The effort to try and permanently house what is estimated to be as many as 34,000 homeless people is Herculean.
There are an array of reasons that can cause someone to be homeless in Los Angeles county. They include skyrocketing prices to buy homes or rent apartments, unemployment, domestic abuse or drug addiction, limited support resources and public indifference.
Outreach workers attempt-ing to access the needs of the homeless know that even a placement in temporary housing can jeopardize the opportunity to stay on the list for permanent housing. It is one of the constant, vicious cycles that homeless people can be caught up in.
But there are also success stories like Jamal Dunn.
He’s emotional in telling his story, and not just because he is speaking before all Los Angeles county Supervisors, dozens of activists and a plethora of TV cameras paying attention to every word he says.
Dunn’s story was the triumphant end to a press conference highlighting the virtues of Measure H, the quarter-cent sales tax approved by Los Angeles County voters in 2017 to help fight homelessness, before the Supervisors voted on allocating millions of additional dollars for the second year of the measure.
“It’s emotional seeing someone wanting to help you. I’m grateful,” he says as he wiped away tears.
It was a difficult two years for Dunn, 44.
In December of 2016, the former truck driver and short-order cook was diagnosed with Multiple Sclerosis, a disabling disease of the nervous central system that disrupts the flow of information with the brain, and between the brain and body. The ailment left him in a wheelchair and homeless.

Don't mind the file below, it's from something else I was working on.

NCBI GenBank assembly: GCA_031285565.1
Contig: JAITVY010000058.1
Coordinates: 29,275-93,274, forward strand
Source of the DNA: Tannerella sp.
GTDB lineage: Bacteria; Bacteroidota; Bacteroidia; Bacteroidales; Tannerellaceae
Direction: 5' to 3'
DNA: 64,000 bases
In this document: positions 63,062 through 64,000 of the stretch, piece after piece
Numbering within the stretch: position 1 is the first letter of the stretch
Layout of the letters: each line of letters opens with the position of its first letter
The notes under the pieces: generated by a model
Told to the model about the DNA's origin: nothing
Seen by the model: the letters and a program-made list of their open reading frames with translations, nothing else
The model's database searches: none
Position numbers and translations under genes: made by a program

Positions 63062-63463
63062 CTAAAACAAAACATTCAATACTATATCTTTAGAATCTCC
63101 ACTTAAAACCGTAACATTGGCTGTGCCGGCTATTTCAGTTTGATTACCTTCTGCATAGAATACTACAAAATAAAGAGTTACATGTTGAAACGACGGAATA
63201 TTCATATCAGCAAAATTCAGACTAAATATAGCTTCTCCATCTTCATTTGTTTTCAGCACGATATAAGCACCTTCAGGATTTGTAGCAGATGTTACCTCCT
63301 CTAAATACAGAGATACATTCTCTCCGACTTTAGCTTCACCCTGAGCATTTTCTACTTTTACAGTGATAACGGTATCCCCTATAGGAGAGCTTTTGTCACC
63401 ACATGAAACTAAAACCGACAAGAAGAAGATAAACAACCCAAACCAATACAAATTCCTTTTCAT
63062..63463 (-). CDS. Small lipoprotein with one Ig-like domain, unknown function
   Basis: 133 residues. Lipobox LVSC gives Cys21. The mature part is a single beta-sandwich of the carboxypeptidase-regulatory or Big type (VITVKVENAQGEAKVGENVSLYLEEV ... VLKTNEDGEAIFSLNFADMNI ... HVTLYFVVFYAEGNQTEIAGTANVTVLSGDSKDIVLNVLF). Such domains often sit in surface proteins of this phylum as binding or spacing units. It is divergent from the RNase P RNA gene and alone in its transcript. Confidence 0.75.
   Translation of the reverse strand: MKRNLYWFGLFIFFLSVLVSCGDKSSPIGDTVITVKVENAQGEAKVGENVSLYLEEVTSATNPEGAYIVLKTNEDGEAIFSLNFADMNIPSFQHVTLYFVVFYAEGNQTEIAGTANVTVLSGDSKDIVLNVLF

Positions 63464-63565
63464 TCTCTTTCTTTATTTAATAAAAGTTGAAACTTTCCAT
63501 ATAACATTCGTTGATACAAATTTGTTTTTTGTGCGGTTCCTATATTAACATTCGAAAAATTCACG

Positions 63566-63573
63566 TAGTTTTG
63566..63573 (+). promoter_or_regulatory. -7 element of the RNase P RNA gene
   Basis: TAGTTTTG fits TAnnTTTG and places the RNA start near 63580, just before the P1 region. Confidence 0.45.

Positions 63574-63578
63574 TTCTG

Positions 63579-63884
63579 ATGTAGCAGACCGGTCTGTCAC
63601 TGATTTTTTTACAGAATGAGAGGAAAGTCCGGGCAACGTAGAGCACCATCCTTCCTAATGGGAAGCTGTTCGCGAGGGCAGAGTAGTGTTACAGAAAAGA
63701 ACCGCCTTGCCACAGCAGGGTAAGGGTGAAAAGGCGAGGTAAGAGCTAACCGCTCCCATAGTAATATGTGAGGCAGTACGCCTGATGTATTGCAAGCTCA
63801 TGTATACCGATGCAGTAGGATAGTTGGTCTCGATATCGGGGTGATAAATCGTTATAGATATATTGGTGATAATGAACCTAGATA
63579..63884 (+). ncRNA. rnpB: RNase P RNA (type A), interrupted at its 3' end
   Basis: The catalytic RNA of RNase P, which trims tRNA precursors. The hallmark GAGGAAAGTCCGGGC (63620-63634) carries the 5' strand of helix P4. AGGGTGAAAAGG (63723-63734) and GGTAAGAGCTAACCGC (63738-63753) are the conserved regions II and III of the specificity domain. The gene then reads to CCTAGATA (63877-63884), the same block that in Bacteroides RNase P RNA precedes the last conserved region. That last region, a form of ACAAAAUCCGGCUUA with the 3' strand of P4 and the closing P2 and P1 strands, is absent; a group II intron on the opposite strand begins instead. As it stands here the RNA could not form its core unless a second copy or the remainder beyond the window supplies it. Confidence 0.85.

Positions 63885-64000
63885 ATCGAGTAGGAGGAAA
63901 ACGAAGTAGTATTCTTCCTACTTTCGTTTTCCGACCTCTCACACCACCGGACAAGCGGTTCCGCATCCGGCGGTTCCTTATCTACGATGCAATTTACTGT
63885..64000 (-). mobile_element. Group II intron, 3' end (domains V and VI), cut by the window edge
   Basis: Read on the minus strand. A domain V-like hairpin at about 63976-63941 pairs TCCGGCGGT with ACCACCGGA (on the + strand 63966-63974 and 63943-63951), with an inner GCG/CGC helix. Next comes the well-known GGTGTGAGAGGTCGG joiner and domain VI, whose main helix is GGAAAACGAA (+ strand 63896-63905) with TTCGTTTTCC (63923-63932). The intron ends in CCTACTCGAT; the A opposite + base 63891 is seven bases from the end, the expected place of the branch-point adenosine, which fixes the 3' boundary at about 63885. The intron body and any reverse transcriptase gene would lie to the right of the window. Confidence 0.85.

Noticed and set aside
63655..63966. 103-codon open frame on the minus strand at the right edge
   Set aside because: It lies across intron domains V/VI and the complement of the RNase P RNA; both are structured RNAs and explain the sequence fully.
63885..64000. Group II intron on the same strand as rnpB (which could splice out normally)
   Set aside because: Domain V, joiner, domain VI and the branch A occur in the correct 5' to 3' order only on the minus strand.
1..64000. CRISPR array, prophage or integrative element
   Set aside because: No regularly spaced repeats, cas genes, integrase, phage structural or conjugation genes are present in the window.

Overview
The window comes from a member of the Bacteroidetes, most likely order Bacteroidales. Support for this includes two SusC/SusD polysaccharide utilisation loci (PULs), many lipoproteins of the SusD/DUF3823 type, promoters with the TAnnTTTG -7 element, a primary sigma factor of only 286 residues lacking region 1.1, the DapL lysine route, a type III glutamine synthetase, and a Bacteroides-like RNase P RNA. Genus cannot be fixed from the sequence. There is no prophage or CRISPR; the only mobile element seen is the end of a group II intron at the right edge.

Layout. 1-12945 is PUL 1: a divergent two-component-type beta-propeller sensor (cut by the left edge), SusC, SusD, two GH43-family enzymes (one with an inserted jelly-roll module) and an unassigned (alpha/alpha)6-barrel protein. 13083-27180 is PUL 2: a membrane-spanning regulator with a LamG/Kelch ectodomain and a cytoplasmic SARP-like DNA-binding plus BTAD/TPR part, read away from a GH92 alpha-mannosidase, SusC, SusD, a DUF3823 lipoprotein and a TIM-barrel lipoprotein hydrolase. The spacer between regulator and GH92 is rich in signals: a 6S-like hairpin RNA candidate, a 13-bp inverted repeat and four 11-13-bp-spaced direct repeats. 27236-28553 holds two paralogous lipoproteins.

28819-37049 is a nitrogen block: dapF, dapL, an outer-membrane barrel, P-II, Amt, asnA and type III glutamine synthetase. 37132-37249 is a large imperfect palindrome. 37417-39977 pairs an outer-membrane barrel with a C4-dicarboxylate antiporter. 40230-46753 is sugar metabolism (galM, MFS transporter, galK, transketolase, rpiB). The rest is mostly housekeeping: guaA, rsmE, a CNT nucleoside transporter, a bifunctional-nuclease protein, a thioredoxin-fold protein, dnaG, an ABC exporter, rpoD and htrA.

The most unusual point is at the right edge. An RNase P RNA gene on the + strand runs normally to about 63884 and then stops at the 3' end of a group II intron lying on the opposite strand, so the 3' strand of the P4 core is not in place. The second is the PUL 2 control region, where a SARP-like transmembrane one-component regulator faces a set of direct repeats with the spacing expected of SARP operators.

He spent a few days at his sister’s home, but then had to leave.
For two months, he roamed the streets, sleeping wherever and with “whoever let me lay on their couch,” he recalled.
Then, he found a space in a shelter through Bridge Housing, a program of Los Angeles Family Housing (LAFH).
“I was sleeping with 10 other people in the room,” he explained. “They didn’t want me to be homeless with a wheelchair.”
But earlier this year, Dunn moved into a fully-furnished studio unit at the Fiesta Apartments of North Hollywood where he lives by himself. He has all kinds of supportive services, but most importantly has independence.
“I don’t have to depend on nobody. If I don’t want to talk to anyone, I can just go and shut off the world,” he says of his apartment where he’s put up photos of his mother and 16-year-old son.
Ed Farmer, Housing Stabilization Manager with LAFH, adds that Dunn has an on-site support staff ready to help him with any needs he may have, whether it be taking him to his doctor’s appointments, get his medicines or simply talk.
And that’s all thanks to Measure H.
“Measure H helps us have staff on hand to make sure the services are there for him,” Farmer said.
Millions More to Fight Homelessness
On Tuesday, May 15, after noting the success of Measure H, the Supervisors unanimously approved a $402 million spending plan for 2018-2019 to continue the fight against homelessness.
It includes $120 million for shelter and interim housing; $73 million for rapid re-housing; $49 million for permanent supportive housing; and $30 million for outreach.
Approximately 80 percent of the total dollars raised have been spent. Phil Ansell, who leads the county’s Homeless Initiative, called it an “extraordinarily fast roll-out” when compared with other new initiatives.
Despite some early problems with slow payments and understaffing at the Los Angeles Homeless Services Authority, Ansell said the pace of spending puts the county on track to meet its goal of moving 45,000 homeless families and individuals into permanent housing during the first five years of Measure H funding.